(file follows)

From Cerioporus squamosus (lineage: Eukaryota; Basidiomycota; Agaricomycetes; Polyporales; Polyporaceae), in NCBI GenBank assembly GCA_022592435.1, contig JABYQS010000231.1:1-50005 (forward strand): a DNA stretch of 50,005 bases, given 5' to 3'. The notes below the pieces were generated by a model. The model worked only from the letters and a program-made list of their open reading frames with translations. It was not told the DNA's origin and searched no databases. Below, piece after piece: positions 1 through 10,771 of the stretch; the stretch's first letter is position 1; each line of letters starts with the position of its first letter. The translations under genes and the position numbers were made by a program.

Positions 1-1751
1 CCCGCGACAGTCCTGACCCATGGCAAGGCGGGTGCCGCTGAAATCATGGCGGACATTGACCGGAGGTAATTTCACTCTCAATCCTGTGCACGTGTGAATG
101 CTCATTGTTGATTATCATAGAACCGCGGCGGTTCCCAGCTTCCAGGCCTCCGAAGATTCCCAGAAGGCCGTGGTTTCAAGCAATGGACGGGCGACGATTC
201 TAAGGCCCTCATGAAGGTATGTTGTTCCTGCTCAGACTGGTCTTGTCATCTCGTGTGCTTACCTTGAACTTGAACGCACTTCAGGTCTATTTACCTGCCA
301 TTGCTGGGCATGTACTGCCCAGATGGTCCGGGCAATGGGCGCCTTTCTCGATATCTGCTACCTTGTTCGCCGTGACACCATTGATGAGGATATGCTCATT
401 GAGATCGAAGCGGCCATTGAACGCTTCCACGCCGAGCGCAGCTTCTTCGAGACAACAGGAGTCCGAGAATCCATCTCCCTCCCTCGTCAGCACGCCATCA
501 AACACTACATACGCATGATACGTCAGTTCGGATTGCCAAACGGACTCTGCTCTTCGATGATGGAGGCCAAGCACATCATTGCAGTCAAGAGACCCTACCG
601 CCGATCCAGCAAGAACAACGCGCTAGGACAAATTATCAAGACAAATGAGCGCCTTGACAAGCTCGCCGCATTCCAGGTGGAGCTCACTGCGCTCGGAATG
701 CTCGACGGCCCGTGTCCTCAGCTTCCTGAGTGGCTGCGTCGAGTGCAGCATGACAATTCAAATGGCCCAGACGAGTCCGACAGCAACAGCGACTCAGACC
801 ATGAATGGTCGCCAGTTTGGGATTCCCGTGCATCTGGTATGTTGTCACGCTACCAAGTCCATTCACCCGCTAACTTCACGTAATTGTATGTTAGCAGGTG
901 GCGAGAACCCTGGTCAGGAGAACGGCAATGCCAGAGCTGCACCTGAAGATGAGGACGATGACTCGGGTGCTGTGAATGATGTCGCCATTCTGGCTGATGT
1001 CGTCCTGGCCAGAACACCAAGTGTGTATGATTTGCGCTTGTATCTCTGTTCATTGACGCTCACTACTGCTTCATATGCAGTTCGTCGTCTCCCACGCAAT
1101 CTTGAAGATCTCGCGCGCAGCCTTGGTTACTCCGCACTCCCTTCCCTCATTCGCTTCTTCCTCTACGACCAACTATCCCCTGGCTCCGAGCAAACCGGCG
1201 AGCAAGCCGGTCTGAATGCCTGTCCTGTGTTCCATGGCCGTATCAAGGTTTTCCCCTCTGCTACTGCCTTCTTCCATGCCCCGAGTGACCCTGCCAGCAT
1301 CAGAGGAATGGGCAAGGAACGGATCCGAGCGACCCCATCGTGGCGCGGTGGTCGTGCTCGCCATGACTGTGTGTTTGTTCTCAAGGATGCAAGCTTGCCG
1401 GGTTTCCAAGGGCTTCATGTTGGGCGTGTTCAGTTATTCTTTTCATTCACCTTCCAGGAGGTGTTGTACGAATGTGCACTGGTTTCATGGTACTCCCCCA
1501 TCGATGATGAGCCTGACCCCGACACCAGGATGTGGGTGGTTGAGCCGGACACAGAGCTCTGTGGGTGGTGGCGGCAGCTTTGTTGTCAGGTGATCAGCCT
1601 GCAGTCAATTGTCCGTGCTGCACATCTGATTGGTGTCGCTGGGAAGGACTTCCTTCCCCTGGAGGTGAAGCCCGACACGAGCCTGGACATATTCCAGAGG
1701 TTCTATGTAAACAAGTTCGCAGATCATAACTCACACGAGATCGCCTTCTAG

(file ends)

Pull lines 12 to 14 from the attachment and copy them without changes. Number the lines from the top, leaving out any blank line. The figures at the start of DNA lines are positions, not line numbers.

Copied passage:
901 GCGAGAACCCTGGTCAGGAGAACGGCAATGCCAGAGCTGCACCTGAAGATGAGGACGATGACTCGGGTGCTGTGAATGATGTCGCCATTCTGGCTGATGT
1001 CGTCCTGGCCAGAACACCAAGTGTGTATGATTTGCGCTTGTATCTCTGTTCATTGACGCTCACTACTGCTTCATATGCAGTTCGTCGTCTCCCACGCAAT
1101 CTTGAAGATCTCGCGCGCAGCCTTGGTTACTCCGCACTCCCTTCCCTCATTCGCTTCTTCCTCTACGACCAACTATCCCCTGGCTCCGAGCAAACCGGCG